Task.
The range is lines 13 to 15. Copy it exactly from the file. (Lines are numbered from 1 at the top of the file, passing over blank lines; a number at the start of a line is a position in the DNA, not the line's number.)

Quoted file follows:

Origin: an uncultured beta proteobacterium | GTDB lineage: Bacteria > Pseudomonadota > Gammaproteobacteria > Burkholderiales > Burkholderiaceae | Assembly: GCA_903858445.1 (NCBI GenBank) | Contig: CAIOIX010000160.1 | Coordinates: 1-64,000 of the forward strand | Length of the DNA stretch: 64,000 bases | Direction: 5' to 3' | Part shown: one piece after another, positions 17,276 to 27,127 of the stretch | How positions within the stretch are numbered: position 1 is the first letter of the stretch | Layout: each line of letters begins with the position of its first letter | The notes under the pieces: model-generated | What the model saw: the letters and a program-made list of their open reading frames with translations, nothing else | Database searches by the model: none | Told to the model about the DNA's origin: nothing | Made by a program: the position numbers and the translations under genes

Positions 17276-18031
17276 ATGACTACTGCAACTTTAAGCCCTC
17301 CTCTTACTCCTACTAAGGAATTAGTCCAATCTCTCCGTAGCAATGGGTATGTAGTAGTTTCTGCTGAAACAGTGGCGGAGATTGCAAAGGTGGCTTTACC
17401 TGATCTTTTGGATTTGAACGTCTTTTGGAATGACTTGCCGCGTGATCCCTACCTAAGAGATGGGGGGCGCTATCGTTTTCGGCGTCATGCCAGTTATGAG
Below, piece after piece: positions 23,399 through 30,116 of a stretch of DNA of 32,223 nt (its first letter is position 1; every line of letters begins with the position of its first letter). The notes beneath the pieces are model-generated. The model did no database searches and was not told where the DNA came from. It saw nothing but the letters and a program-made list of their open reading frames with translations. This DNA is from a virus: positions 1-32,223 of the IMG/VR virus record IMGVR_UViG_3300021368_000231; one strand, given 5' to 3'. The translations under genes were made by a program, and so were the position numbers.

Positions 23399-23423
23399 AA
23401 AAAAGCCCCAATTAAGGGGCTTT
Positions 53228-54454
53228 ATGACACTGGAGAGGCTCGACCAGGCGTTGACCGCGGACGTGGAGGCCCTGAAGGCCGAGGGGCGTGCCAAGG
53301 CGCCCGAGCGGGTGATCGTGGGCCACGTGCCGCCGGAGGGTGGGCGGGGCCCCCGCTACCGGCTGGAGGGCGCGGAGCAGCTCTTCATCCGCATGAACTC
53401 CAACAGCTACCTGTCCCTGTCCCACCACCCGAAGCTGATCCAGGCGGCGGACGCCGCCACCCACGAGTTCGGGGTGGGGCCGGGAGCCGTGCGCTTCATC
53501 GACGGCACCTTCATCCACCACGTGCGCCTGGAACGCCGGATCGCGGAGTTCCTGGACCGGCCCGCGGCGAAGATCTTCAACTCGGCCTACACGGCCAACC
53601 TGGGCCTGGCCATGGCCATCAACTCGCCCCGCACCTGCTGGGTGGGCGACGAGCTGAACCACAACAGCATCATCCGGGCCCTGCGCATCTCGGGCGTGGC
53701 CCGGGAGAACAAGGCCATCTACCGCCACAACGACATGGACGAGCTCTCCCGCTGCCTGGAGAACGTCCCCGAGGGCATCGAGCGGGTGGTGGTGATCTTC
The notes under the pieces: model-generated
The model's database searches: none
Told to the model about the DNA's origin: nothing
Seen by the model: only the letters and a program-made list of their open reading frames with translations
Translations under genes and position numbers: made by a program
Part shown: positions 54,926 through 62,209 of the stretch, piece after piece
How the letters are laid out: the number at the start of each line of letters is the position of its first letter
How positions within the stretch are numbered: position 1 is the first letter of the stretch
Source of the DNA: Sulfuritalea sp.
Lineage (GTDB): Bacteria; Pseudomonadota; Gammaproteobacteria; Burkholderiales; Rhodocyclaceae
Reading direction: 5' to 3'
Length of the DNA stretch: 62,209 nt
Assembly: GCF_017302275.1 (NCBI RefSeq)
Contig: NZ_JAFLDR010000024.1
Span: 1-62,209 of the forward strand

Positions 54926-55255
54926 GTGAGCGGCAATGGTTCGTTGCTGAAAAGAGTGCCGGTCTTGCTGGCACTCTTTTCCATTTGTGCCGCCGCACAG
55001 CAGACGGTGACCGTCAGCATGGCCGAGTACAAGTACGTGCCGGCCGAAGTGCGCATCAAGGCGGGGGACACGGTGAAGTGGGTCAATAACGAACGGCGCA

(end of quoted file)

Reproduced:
53401 CAACAGCTACCTGTCCCTGTCCCACCACCCGAAGCTGATCCAGGCGGCGGACGCCGCCACCCACGAGTTCGGGGTGGGGCCGGGAGCCGTGCGCTTCATC
53501 GACGGCACCTTCATCCACCACGTGCGCCTGGAACGCCGGATCGCGGAGTTCCTGGACCGGCCCGCGGCGAAGATCTTCAACTCGGCCTACACGGCCAACC
53601 TGGGCCTGGCCATGGCCATCAACTCGCCCCGCACCTGCTGGGTGGGCGACGAGCTGAACCACAACAGCATCATCCGGGCCCTGCGCATCTCGGGCGTGGC